6 Simple Tips to Curb Kitten Biting
Most of the time, kittens want to play and cuddle. But every once in awhile, they sink their tiny teeth in for a taste. Don’t take it as a personal attack—kitten biting is a normal behavior that is part of a cat’s natural development, explains Dr. Tony Buffington, a professor of veterinary medicine at UC Davis.
“They’re trying to learn how and when to use their mouths and feet, both to hunt and to protect themselves,” he says. “We don’t want them to learn that we are either food or a threat that they need to use their weapons on!”
Whether you have an occasional nibbler or full-on chomper, follow these expert tips to stop kitten biting before it becomes a problem.
At first, kitten nibbles can be cute and easy to ignore. But don’t delay stepping in, says Buffington. Early intervention will not only prevent more painful bites down the line, but you’ll create an opportunity to bond with your pet through training. While it’s possible your kitten will simply outgrow the biting habit, Buffington says it’s a much better idea to start addressing the behavior head on. “Why take a chance when we can help both the owner and the kitten establish a better relationship?” he reasons.
Offer a Toy
Your kitten was born with natural prey instincts—she needs to hunt something, so make sure that something isn’t your hand. Buffington recommends providing a variety of cat toys as soon as your kitten starts biting. “Toys can mimic flying prey—bird-like toys—or fleeing prey such as mice, laser lights or treats skittering across the floor,” he says. “Some cats don’t care what kind of prey is offered but some do, so I always recommend that owners offer choices to ‘ask the cat’ what her preferences are.” Take cues from your kitten and offer toys when she goes into hunting mode and remove them when she loses interest.
Introduce Food Puzzles
Again, it’s important to remember that your cat has prey instincts—and dinner doesn’t come easy in the wild. To keep your kitten engaged at mealtime, Buffington recommends introducing food puzzles to mimic foraging. Puzzles are available at pet supply stores, but there are plenty of DIY tutorials as well. For an entry-level food puzzle, simply divide your kitten’s dry food up in an ice cube tray and let her “hunt” it little by little.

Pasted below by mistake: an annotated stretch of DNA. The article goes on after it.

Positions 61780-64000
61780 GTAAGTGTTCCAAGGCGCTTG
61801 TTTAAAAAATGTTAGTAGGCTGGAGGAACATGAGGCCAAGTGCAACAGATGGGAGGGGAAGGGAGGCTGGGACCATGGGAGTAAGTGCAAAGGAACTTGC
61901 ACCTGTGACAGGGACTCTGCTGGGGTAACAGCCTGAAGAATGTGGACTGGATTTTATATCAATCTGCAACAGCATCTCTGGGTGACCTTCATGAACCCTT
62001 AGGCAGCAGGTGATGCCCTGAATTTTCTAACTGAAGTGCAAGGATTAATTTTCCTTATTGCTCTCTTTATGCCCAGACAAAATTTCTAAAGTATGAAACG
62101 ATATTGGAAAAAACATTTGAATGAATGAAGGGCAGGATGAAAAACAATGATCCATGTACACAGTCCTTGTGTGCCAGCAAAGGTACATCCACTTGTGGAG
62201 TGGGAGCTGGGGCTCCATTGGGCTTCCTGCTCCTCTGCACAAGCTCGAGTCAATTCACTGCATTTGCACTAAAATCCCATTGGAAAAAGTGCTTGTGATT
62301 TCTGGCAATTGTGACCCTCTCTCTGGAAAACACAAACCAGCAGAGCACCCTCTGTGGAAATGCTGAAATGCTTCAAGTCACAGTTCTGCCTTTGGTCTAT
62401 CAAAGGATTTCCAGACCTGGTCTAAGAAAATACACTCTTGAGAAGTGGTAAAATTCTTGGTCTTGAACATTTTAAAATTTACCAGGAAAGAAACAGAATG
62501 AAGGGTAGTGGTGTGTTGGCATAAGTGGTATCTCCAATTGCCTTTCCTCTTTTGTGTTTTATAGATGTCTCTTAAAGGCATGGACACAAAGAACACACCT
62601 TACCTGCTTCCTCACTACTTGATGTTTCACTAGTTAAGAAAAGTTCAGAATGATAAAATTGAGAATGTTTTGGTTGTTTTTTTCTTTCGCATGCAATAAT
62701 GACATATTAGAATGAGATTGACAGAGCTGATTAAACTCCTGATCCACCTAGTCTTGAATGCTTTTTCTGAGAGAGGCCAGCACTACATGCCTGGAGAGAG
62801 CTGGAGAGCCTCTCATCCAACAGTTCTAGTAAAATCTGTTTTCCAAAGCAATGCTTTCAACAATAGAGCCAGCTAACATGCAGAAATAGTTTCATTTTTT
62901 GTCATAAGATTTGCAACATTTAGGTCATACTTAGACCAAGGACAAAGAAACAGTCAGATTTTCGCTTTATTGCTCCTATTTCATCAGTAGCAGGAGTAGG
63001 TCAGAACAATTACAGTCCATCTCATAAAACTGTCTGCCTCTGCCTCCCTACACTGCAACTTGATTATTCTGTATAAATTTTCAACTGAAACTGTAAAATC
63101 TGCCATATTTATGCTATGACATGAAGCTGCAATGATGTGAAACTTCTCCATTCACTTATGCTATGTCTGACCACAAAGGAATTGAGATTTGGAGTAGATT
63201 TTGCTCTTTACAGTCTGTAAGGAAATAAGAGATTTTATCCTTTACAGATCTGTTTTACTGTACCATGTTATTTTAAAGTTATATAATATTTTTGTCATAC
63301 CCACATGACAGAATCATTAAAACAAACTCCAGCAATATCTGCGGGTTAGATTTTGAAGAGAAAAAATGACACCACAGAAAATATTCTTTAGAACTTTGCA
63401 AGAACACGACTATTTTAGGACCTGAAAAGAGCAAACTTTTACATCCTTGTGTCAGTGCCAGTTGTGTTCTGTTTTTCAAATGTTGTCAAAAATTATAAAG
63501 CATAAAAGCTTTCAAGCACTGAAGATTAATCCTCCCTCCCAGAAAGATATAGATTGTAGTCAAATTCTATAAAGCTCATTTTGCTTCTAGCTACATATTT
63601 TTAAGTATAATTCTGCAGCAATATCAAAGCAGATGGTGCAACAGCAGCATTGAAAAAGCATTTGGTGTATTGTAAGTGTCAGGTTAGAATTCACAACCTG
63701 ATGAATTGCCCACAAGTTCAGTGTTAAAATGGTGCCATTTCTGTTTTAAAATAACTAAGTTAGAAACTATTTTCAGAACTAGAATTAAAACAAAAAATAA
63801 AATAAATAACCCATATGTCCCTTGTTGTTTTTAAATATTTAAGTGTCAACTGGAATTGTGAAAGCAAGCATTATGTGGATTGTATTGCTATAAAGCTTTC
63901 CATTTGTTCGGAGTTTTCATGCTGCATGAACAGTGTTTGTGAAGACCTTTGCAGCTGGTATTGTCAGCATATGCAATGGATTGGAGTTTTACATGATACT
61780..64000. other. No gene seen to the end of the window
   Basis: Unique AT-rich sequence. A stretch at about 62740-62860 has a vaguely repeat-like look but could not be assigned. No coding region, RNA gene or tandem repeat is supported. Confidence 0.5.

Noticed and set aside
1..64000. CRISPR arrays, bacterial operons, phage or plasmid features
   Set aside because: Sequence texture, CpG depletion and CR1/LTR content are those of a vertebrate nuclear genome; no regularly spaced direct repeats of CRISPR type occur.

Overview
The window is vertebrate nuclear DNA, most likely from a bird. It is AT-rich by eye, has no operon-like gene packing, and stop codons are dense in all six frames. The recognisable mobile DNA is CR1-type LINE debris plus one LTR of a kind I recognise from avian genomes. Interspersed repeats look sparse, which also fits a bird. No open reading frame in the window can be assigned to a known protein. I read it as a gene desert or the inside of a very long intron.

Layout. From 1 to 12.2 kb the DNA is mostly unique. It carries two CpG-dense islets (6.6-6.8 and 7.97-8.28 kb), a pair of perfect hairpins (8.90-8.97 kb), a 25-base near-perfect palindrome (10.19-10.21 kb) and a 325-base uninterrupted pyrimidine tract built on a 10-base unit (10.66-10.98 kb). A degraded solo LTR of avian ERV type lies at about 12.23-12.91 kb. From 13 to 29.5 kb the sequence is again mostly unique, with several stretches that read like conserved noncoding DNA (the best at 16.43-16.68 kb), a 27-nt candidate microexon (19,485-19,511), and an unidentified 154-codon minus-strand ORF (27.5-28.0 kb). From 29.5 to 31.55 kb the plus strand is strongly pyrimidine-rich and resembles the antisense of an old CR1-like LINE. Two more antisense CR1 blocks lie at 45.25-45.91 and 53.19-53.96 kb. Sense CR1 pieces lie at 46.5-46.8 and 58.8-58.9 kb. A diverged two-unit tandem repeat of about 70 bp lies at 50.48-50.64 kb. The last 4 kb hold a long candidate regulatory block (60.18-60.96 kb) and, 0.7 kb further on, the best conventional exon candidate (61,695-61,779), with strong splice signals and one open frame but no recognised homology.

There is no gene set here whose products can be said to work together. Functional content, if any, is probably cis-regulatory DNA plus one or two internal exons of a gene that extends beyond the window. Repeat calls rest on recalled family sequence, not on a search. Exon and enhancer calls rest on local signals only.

Conjure a Hiss
Have you told your kitten that biting hurts? A lecture won’t get you anywhere, but it may help to mimic the noises his annoyed siblings would make. “You can try to hiss and perhaps even give a short, sharp “eeek!’ cry to let him know teeth hurt,” says Amy Shojai, author and certified animal behavior consultant.
Praise Good Behavior
When correcting your kitten’s behavior, it’s important that he doesn’t become afraid of you. While cats are predators, they’re also prey to larger mammals—and you, human, are a larger mammal. So instead of yelling loudly and reprimanding your cat, consider rewarding him when he’s acting appropriately. “Cats learn what not to do from their environment and what to do from their owners, who can then praise them for doing the right thing,” says Buffington. Cue the cat treats!
Adopt in Pairs
Need an excuse to bring home two kittens? Good news: adopting in pairs leads to less biting and better behavior all around. After all, no matter how dedicated a trainer you may be, you’re not a native “cat” speaker. “One of the best teachers is another cat,” says Shojai. “Mom cat and siblings are quick to teach kittens that biting hurts. When a kitten has no playmate, they’re much more likely to turn your ankles and hands into attack targets.”
John Plichter is a writer and advertising professional from Philadelphia. He and his girlfriend share their home with rescue dogs Murph and Elmer, who are three-legged and blind respectively.